Category Archives: Michigan

Lake Michigan print, 16” x 12” £20 inc UK P&P

Hey, scoobies. I thought you might like to know that the Lake Michigan photo so many of you liked is now available as a lustre quality print. It’s a generous 16″ x 12″, and costs £20 which includes P&P within the UK. Message me here (in the comments), or over on Twitter or Facebook if you’d like one (which won’t include that white text up top, clearly).

Lake Michigan from Pierport Shore


Blogging our recent US trip day by day, a month after the event.

19th November – from Michigan to California

Beans on toast US styleOur last Michigan morning. We introduced our hosts to the revolutionary concept of beans on toast, accompanied by some of friend Karen’s excellent bacon. Amazing that America doesn’t ‘do’ beans on toast, but then their baked beans are not as ours, featuring as they do the aforementioned bonus lump of pork fat. Not this morning though, for we had bought “Vegetarian Baked Beans”, with the fat loeft out.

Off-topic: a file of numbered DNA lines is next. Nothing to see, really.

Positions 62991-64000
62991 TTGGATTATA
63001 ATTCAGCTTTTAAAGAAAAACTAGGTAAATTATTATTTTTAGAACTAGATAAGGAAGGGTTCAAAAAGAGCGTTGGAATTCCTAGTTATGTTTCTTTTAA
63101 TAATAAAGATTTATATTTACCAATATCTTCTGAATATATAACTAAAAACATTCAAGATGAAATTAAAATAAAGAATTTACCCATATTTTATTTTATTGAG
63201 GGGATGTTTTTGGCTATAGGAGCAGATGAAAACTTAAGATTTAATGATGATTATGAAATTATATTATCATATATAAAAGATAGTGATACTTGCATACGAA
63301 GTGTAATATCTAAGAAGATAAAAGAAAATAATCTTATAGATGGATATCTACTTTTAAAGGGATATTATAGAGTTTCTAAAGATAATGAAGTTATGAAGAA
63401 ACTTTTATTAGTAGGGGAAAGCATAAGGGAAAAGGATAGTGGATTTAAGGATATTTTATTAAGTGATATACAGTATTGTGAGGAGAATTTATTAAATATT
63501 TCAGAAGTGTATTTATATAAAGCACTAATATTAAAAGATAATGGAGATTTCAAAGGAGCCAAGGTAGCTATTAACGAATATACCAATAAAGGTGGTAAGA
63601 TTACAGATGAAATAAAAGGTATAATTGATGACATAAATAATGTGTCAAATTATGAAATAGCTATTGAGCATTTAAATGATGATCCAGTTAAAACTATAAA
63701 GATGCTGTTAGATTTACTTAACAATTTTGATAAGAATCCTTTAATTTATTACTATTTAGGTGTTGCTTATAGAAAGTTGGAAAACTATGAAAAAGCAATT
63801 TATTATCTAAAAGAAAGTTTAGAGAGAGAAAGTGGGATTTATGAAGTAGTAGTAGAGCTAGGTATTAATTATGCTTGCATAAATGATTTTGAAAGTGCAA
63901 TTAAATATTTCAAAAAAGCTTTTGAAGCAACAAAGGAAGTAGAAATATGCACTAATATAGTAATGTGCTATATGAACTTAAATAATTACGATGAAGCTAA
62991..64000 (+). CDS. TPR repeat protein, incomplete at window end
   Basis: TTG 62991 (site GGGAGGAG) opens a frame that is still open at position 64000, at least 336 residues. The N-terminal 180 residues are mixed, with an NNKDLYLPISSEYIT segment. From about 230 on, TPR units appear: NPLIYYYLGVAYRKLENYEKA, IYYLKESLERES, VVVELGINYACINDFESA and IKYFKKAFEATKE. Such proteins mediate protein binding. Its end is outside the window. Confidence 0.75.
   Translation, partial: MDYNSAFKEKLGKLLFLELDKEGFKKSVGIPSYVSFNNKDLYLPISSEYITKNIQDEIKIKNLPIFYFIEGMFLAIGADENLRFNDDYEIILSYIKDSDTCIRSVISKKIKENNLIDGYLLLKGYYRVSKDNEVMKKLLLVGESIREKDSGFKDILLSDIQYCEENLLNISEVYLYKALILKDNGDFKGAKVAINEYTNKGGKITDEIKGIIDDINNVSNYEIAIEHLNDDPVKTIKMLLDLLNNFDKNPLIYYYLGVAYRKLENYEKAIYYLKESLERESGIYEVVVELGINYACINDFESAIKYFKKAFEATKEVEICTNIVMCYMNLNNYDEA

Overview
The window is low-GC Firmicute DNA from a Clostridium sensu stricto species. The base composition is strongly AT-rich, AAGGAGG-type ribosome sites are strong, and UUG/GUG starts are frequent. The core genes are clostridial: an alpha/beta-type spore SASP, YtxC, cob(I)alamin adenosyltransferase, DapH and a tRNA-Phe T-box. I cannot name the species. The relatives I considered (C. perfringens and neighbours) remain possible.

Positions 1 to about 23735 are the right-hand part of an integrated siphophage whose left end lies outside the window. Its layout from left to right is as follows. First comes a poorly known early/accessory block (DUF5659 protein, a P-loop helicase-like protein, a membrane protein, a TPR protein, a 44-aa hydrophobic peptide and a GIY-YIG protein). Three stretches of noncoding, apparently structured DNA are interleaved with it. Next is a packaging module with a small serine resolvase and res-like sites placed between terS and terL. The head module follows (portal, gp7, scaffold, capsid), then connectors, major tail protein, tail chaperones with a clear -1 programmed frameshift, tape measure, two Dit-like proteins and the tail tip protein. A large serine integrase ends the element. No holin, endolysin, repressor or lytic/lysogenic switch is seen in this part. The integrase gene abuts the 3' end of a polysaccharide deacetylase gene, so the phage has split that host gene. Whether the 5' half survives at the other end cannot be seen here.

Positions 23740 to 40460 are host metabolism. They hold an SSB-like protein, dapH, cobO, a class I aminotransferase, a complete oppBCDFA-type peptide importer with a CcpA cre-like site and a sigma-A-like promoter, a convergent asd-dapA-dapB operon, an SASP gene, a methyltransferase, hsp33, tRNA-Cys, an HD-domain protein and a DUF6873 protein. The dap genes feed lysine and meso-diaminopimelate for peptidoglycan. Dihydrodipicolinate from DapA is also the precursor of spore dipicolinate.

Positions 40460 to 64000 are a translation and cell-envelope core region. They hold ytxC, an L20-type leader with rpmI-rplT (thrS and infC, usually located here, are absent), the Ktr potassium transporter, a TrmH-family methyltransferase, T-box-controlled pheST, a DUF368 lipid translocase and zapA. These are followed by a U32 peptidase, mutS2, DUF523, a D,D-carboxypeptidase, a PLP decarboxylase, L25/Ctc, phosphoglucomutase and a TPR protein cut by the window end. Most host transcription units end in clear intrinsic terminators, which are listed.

Last drink in MichiganTo Traverse City we drove, there to browse shops and escape from the BITTER cold to eat gorgeous chicken chilli in the warm, cheery Mackinaw Brewing Company bar. Outside the clouds shivered, and occasional snow flakes drifted lazily in the chill air.

My arseAirport security had a little trouble with my backpack. I was puzzled, until the smiley, rather sexy, security woman rootled inside (the backpack, not me) and pulled out… MY GRITS. The huge sack of grits that Karen had sent us, along with that incredible bacon. After a merry chit-chat about the best way to eat grits (she mixed an egg in eww) I was allowed to board the plane to the West Coast, which lacked entertainment which, pardon me, was a bit thick considering the five hour flight. Hark at me, seasoned traveller* now.